The Standedge Tunnels

Four parallel tunnels make up the Standedge Tunnels in northern England. These four tunnels are comprised of three railway tunnels, and one canal tunnel. All of the tunnels are linked by cross tunnels to provide access and escape routes for the people who use them. Perhaps most importantly is the historic significance of the tunnels. The canal tunnel was built in 1811, and the railway tunnels, particularly the central tunnel, was completed in 1848 by the London and Northwestern Railway. All of the tunnels provided important transportation routes.

The canal tunnel is known as the highest, deepest, and longest tunnel int he area. Amazingly, it lies 636 feet underground. Once the tunnel was completed after 17 years of man hours, it provided a through route. The canal tunnel is wide enough for a narrow boat to pass. Interestingly, engineers created wider areas throughout the tunnel to provide passing lanes for people. This contributed to a safer route for people to use. Today, a lock chain is used to prevent two-way traffic from becoming a problem. The last boat to use it was a commercial boat in 1921. This tunnel was officially closed in 1944, and it deteriorated as a result. Restoration efforts have enabled people to use it once again.

Three railway tunnels run parallel to the canal tunnel, and to each other. The 1848 tunnel is the most well-known of them all. It became notorious for its intense traffic during peak travel hours. It has a length of 3 miles, and it is level throughout its length. This is important because water troughs were built along the sides to provide steam locomotives with water supplies without having to stop for any length of time. The busy nature of the tunnel required the construction of the parallel tunnel in 1871. Both of these tunnels became important business routes.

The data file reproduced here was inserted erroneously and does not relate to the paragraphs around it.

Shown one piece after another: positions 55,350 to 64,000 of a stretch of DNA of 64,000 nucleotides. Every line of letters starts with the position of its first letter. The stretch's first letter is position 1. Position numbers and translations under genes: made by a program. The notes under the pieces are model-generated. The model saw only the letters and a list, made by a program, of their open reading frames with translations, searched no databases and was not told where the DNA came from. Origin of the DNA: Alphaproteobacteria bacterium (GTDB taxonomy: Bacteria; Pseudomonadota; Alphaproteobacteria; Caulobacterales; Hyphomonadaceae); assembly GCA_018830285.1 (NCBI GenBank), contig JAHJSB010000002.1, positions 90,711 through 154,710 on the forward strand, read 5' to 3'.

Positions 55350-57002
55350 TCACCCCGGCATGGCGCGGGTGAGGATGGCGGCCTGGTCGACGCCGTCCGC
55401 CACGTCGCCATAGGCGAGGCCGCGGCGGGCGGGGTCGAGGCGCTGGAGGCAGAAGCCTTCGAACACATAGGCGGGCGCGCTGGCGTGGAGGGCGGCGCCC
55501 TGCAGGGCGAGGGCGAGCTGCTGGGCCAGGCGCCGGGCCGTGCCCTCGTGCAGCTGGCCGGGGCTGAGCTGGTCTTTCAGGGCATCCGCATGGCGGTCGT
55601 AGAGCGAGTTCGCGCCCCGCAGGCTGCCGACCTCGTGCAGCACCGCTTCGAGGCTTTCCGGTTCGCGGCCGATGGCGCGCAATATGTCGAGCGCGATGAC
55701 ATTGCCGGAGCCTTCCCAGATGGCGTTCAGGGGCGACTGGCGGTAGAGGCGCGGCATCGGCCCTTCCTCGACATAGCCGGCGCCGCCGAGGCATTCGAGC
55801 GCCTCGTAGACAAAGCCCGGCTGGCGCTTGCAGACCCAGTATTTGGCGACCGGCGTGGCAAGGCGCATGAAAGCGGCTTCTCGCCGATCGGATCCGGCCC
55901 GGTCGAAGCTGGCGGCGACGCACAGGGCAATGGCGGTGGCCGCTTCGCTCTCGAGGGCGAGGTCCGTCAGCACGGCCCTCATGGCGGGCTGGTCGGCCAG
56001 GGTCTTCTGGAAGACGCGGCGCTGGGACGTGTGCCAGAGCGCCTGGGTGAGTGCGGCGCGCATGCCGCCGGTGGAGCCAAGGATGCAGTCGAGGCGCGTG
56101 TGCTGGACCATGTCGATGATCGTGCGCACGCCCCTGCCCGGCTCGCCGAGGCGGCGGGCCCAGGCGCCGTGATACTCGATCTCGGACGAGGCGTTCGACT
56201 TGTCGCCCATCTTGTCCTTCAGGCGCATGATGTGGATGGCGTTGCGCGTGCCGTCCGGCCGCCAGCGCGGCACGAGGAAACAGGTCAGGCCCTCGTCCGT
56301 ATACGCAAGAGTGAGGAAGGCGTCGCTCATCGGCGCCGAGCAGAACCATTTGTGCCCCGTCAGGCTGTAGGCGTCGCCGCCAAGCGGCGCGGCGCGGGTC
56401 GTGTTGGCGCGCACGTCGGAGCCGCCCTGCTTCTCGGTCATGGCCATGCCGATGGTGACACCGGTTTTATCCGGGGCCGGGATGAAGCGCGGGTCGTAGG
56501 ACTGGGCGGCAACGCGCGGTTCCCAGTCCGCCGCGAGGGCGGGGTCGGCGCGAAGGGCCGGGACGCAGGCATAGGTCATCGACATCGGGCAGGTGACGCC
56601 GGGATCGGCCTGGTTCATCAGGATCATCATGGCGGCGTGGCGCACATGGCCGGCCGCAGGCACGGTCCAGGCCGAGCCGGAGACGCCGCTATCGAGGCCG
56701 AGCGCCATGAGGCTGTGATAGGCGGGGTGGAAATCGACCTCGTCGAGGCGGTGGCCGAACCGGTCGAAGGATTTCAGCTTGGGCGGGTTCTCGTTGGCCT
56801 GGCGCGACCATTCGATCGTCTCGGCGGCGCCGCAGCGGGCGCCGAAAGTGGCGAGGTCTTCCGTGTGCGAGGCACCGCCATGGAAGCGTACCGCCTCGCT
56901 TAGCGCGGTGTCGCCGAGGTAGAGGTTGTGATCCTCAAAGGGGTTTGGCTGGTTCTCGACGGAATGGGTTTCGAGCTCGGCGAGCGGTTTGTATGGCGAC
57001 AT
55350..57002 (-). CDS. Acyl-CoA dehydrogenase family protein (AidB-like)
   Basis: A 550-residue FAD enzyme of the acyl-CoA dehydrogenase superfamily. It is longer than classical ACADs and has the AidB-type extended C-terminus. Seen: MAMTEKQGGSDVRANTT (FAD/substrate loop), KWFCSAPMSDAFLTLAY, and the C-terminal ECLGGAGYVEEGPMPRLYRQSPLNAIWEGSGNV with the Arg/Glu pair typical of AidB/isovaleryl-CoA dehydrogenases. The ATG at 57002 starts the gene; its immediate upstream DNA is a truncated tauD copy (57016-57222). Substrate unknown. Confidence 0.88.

Although all 3 railway tunnels are still maintained, the 1894 tunnel is the only one that remains in use. Perhaps most importantly, this tunnel serves as an escape route for emergency situations. It provides an emergency escape for important rescue personnel such as police, ambulance drivers, and fire fighters. Consider this importance during the height of traffic in northern England. The ability to quickly get from one area of England to the other, could mean the difference between life and death. Connector tunnels make this feat possible.

The visitor centre is located at the Marsden end of the tunnel. It contains fascinating information regarding the history of the tunnels. Exhibitions highlight past and present uses. The exhibitions also detail the restoration efforts and methods used by builders over time. People who visit this centre will learn plenty about the history of transportation. During the 1800's it took much longer to construct safe and usable tunnels for people to use. Thirty-minute boat trips are booked to give visitors a first-hand glimpse into what travelers of the past used to experience during the height of their usage.